Towards the end of November, capital-starved YES Bank got fresh capital infusion offers from a slew of investors. Following the offers, the bank notified stock exchanges that its board would meet on December 10.
The meeting began at 11.00 a.m. and ended at 4:15 p.m. So, what is the takeaway for investors from the 5-hour-and-15-minute-long board meeting? In a word, ambiguity.
YES Bank, in a notification on the meeting’s outcome, said “the board is willing to favourably consider the offer of $500 million of Citax Holdings and Citax Investment Group; and the final decision regarding allotment to follow in the next board meeting, subject to requisite regulatory approval(s)”.
The bank also said that the binding offer of $1.2 billion submitted by Erwin Singh Braich/SPGP Holdings continues to be under discussion. “The bank shall continue to evaluate other potential investors to raise capital up to $2 billion,” the release added.
YES Bank has been struggling for funds for quite some time yet “they still haven’t firmed up on who could be the potential investors,” Suresh Ganapathy, banking analyst at Macquarie Capital Securities (India), wrote in a note dated December 10. “It has been close to nine months since the new CEO Ravneet Gill took over, and they are yet to raise money.”
Referring to an investor roadshow in Hong Kong and Singapore in September, Ganapathy wrote: “We had clearly said none of the 40 investors whom we met wanted to give YES Bank capital.” He further added that the struggle to raise money from quality investors shows that investor interest in the stock continues to be very low.
His report assigns an ‘underperform’ rating on the YES Bank stock, with a 12-month target price of ₹50 a share. That’s when the stock was trading at ₹56.2—which means the Macquarie analyst saw an 11% decline in the stock.
Ganapathy has raised some relevant questions which seasoned investors would have for a bank which is in such a dire state: Why did the board even decide to announce that they have a binding offer from a Canadian individual Erwin Singh Braich whose background is mysterious and who as per an article said he wanted to invest in YES Bank because he liked the logo of the bank?
That apart, Braich has been involved in several lawsuits. “Should the management have not done any due diligence before announcing his bid? What is his source of his money? What is the probability of the Reserve Bank of India (RBI) approving such an investor with a questionable track record?” Ganapathy noted.
“Why is the board even considering raising money from Erwin Singh Braich and still indecisive?” he asked further. “And what about Citax investments where there isn’t much information available in the public domain?”
There is confusion about the quantum of capital the private lender needs and the level of stress the bank has in its lending books. Macquarie, in its earlier reports, had articulated that the total capital needed would be around $2.5 billion-$3 billion over the next 12-18 months even after factoring in operating profits for the next six quarters. “Note that YES Bank’s net worth is around ₹25,000 crore and below investment grade book (BB-rated and below) is around ₹30,000 crore, and BBB-rated book is around ₹50,000 crore,” Ganapathy wrote.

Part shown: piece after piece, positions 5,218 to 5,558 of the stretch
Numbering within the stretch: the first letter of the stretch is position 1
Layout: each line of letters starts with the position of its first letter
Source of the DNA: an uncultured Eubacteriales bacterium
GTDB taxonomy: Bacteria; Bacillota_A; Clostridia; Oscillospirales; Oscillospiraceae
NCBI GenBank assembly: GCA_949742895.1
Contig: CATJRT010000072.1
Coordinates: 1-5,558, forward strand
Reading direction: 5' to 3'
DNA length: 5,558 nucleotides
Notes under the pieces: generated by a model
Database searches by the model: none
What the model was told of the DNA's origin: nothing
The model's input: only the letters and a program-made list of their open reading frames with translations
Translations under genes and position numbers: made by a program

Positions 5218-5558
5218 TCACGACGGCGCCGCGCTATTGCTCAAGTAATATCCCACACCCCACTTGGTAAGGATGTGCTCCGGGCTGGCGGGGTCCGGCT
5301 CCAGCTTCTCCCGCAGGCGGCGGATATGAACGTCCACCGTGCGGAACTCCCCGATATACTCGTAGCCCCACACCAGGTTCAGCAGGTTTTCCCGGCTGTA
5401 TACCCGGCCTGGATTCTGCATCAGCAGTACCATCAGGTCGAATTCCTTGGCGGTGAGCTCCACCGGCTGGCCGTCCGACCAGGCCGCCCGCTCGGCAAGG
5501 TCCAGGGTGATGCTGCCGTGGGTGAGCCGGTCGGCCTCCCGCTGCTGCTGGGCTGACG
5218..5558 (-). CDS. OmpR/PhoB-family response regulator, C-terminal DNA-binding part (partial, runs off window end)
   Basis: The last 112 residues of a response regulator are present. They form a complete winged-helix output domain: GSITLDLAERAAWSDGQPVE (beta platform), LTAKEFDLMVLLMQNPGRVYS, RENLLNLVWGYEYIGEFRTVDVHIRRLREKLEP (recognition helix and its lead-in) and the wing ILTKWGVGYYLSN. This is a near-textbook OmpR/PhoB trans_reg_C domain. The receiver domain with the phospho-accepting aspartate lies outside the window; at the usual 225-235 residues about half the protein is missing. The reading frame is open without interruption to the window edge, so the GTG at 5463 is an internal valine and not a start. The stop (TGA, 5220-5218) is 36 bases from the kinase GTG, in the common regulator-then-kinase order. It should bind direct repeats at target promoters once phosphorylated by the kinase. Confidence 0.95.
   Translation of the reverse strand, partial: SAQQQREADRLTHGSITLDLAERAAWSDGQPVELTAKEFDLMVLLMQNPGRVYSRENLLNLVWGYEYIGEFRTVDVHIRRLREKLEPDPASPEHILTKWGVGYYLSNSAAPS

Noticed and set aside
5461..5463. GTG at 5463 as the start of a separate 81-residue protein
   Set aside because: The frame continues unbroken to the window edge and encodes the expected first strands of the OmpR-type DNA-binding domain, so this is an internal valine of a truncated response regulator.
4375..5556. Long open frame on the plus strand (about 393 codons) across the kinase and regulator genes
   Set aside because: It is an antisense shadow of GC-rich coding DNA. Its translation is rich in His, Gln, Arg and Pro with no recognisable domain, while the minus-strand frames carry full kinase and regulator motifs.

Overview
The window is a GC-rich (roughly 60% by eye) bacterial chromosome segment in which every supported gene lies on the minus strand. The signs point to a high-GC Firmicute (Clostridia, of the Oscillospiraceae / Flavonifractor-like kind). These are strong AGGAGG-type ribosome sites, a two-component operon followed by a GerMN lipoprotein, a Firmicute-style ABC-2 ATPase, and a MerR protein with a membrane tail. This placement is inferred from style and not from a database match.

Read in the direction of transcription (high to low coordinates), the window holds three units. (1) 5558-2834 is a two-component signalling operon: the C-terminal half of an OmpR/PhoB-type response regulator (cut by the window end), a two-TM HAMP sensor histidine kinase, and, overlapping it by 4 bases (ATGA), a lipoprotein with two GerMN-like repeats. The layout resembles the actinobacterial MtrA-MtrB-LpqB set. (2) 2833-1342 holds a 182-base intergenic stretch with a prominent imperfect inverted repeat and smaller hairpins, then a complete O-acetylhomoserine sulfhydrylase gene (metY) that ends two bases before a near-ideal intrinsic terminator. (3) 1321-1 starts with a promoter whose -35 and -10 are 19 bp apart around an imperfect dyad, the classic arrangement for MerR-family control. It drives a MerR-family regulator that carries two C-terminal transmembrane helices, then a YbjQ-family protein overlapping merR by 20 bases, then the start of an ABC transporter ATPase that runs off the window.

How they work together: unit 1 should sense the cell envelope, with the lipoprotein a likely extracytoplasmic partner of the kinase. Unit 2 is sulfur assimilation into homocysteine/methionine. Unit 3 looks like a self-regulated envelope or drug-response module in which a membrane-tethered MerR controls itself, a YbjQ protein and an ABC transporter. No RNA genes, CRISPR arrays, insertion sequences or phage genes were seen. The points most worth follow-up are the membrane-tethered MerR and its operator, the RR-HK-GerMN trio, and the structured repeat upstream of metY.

The most important question for YES Bank as well as all its stakeholders is the way forward. Interestingly, Ganapathy touched upon a sensitive option: Nationalisation?
“In our view, if the bank is unable to raise money in the next six months it poses a grave danger to the financial system,” Ganapathy wrote. “When a bank collapses, the clearing system comes to a halt and hence the contagion impact of a bank collapse is far higher than that of the collapse of an NBFC (non-banking financial company) in our view.”
The question about nationalisation is pertinent. There are several such instances when private sector banks have failed and have been bailed out by state-owned banks.
The Macquarie report quoted two prominent examples. One, the acquisition of Global Trust Bank (GTB) by public sector Oriental Bank of Commerce (OBC). Two, the acquisition of United Western Bank (UWB) by IDBI (then a PSB). “In both cases, the banks were put under a moratorium, and the RBI and government came forward and did a forced merger,” Ganapathy pointed out.
The Macquarie report also pointed out what should one watch out for: Apart from stress in the loan books, one needs to see whether there is a run on bank deposits. “We have already seen the deposit base declining for the past couple of quarters,” wrote Ganapathy. “We are mindful that a former RBI Deputy Governor is on the board and closely watching the developments and how the situation is playing out,” he added.
To highlight the seriousness of the problem, Ganapathy noted: “If the collapse of NBFCs like IL&FS and DHFL could freeze up liquidity, a collapse of a bank could be a far more serious issue, as banking is heavily based on trust; and any freezing of the clearing system due to a collapse of a bank could choke the system and further jeopardise economic growth, which is already in the doldrums.”
These challenges and the lack of clarity on how Ravneet Gill would bring the ship out of choppy waters will define the future course for the capital-starved private lender. Till then, the stock price will continue to react to the uncertainties.
By noon, on Wednesday, the stock touched the month’s low of ₹40.7 a share, down 19.49% from the previous close of ₹50.55 a share. Compared to the month’s high of ₹75.35, the fall to ₹40.7 is a correction of over 45.98%. At the end of the trading day, YES Bank closed 15.33% lower at ₹42.8 a share.
Gill has his task cut out.